Muslim society. The workshop was led by Ms Seyran Ates, a German lawyer,

writer and publicist of Turkish origin. She believes that marriage is not a necessary

condition for forming a family. In personal life she is a mother of one girl and

never married.

8. It was also interesting to observe that organization (NGO) like Sisters in Islam of

Malaysia, although controversial, is effective in many ways and has strong Islamic

philosophical base supported by personality like Dr. Amina Wadud.

Future considerations towards gender justice

1. Marriage and divorce law should be made more legible, convenient to both parties

and related resources should be readily available. Pre-marriage training and

counseling regarding the requisites, rights and responsibilities of marriage should

be arranged and the content of nikahnama should be made familiar to the potential

brides and grooms.

2. Punishment and conditions for punishment of adultery (Zinah) and their

applicability in contemporary world should be reviewed and revised by the

mainstream scholars. Special attention must be paid so that rape case is not mixed

up with adultery.

3. In past, the strict interpretation of women dress code, i.e. hijab led to seclusion of

women from social life and caused major damage to Muslim society although

situation is improving since last century. However, too many arbitrary and ‘liberal’

interpretations of Quranic terms Khimar, Jilbab and Juyub have caused the dress

code to lose its essence of modesty. This is evident in many westernize Muslim

societies where Muslim women cannot be distinguished from non-Muslims by the

way they dress-up. In present world the dress code of Islam can be used as a guard

against widespread vulgarity and nudity. Hijab with its essence of modesty should,

therefore, be encouraged and popularized in Muslim societies not only to fulfill the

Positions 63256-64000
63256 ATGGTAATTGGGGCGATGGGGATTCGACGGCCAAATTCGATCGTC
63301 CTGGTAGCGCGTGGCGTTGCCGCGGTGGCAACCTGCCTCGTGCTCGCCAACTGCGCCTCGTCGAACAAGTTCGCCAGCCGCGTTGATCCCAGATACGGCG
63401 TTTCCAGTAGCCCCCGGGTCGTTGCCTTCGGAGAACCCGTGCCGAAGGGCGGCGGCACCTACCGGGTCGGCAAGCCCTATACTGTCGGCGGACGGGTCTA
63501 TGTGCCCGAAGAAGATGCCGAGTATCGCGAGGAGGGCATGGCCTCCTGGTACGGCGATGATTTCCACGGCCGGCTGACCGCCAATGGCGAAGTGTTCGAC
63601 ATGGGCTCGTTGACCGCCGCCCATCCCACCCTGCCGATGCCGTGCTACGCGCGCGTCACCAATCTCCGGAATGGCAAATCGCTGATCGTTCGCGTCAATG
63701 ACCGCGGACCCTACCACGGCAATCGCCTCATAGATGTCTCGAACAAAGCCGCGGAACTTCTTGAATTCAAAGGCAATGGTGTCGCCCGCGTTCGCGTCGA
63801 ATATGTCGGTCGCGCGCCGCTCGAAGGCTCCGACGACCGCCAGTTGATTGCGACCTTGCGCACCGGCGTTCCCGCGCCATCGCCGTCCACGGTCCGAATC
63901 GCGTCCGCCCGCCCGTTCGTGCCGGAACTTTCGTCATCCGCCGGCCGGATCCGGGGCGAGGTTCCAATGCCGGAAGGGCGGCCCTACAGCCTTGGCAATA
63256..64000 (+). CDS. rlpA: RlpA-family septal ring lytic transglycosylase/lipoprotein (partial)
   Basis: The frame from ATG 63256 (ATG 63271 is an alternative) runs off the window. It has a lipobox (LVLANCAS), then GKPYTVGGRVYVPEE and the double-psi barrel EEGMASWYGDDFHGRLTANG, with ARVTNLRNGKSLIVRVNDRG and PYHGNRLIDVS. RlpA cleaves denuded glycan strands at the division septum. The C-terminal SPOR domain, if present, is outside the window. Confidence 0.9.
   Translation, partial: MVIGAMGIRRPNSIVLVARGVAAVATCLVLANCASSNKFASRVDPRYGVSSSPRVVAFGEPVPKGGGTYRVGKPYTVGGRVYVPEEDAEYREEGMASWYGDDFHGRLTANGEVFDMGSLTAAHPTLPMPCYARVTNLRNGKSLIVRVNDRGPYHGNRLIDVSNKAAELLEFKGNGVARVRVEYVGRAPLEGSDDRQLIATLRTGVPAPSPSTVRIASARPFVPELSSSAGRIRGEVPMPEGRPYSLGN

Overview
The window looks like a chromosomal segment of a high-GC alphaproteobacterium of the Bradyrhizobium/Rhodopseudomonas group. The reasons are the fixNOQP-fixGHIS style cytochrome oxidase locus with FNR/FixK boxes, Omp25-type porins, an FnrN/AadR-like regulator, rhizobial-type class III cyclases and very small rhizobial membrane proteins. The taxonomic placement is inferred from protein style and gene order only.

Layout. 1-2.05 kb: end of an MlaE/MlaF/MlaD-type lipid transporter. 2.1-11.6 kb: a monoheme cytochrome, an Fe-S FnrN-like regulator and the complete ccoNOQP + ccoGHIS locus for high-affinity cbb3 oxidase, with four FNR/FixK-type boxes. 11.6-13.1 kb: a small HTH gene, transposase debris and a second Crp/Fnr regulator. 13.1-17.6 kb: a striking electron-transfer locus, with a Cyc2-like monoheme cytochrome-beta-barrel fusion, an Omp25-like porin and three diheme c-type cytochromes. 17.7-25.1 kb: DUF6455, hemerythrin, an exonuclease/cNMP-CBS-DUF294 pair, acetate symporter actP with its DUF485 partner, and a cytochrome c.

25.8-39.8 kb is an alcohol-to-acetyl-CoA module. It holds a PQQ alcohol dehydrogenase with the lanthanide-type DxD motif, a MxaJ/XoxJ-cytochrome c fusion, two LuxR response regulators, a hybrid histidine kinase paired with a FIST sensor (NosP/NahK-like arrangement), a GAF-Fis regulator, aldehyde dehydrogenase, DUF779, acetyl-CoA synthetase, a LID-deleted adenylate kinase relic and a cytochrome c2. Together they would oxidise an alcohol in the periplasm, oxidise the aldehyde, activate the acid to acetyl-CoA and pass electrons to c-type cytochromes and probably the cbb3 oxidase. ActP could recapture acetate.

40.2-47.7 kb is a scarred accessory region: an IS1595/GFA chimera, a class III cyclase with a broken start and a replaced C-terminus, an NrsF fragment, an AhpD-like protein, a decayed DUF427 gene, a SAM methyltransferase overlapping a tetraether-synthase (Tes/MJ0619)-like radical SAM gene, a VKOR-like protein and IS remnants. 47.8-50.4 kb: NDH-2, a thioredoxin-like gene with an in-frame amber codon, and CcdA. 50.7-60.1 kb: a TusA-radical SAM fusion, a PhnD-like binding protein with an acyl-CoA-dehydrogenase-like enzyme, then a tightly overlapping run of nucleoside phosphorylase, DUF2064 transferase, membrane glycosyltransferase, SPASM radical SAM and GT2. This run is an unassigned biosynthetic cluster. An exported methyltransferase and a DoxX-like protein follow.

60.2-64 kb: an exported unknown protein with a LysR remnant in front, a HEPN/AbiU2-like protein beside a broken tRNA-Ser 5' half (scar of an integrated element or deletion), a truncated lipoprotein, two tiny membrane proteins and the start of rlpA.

religious obligation but also to combat the malaise of indecency.

4. The breaking down of family as institution is complete in the West. The vibes of it

is being felt in Muslim societies as a group of so-called progressives are trying to

create social acceptance of sex without marriage as a natural phenomenon. It is an

irony that when the activists of the west are raising voice against the enduring

sexual exploitation of women in the name of sexual liberation, our progressives are

encouraging the very vise of sexual promiscuity in Muslim society in the name of

social need. We have faced similar line of arguments in favor of legalizing

prostitution in Muslim societies. Nevertheless, it is imperative that Muslims all

over the world take necessary actions to prevent social permissiveness and family

break down at once.

5. The patriarchal reading of Quranic text as well as interpretations of incompetent

people in many occasions led to injustice towards a particular section of the

society i.e. the women folk. The matriarchal reading of the text is potentially as

harmful and as susceptible to unqualified interpretations as patriarchal reading.

Thus the main objectives of the present day scholars and activists should be to

focus on the methodology towards balanced interpretations and to put emphasize

on the competency of the interpreters in terms of both intellectual ability and

devotion.

6. Last but not least, fatwa and interpretations should preferably be issued by a body

of competent scholars (representing both genders and different school of thoughts)

rather than individuals.

Finally, my write-up would be incomplete if I do not acknowledge Ms Daisy Khan

(Executive Director of ASMA) whose brainchild is WISE. She is an example of those

extraordinary people who has the courage to give up profession for passion. Ms Khan

spent twenty-five years as an interior architect before committing to full-time community

service. I salute Ms Khan and her relentless team for organizing a successful conference.

Author: bashirmahmudellias

I am an Author, Design specialist, Islamic researcher, Homeopathic consultant.